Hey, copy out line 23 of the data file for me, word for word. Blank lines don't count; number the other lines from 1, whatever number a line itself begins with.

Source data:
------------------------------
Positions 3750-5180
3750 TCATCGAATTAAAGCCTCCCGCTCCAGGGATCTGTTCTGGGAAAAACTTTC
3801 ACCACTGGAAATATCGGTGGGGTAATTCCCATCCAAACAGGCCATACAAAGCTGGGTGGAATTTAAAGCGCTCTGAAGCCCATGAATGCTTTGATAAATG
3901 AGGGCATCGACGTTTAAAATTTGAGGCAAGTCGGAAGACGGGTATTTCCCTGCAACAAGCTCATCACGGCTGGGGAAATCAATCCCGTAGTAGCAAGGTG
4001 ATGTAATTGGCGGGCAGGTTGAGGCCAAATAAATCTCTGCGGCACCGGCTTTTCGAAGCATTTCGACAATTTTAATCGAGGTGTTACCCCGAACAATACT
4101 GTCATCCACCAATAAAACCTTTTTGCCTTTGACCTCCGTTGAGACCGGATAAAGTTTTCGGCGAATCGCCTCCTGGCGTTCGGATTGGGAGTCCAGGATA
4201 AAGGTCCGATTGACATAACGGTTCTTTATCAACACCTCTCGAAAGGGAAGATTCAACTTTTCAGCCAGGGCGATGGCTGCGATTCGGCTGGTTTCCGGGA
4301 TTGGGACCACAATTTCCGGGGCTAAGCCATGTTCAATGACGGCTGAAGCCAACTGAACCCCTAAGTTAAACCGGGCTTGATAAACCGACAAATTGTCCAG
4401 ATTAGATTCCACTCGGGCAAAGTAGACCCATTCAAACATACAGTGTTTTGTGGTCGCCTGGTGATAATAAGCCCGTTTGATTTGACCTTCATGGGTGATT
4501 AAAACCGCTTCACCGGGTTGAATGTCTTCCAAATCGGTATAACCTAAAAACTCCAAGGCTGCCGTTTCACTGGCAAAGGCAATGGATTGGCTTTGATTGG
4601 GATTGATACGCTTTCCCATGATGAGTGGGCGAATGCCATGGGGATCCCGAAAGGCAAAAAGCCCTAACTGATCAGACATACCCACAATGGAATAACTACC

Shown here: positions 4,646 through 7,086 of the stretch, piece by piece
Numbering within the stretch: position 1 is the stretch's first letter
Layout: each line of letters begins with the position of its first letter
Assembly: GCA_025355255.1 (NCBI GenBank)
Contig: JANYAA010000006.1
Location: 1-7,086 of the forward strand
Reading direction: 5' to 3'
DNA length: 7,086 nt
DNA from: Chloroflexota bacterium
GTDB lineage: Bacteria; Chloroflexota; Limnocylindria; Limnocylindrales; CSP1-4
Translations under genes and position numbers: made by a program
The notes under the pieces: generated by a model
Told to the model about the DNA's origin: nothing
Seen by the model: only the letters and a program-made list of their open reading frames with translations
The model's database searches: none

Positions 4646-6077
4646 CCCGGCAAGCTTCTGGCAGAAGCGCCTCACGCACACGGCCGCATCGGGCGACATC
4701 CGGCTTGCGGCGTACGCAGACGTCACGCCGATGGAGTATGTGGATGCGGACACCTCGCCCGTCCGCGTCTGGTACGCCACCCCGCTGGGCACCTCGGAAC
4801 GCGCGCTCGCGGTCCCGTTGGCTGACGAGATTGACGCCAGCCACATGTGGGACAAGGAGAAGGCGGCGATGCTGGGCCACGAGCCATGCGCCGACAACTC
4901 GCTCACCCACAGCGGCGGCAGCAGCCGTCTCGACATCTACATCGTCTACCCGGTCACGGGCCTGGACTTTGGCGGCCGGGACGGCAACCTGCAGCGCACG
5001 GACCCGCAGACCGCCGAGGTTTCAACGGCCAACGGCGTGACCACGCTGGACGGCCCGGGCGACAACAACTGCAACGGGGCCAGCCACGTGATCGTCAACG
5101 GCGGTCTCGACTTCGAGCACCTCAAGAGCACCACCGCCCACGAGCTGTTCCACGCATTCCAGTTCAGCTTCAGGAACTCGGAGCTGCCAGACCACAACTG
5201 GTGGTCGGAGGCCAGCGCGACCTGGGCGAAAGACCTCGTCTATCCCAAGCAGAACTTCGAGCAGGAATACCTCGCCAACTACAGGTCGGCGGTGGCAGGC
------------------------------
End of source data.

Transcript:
The notes under the pieces: generated by a model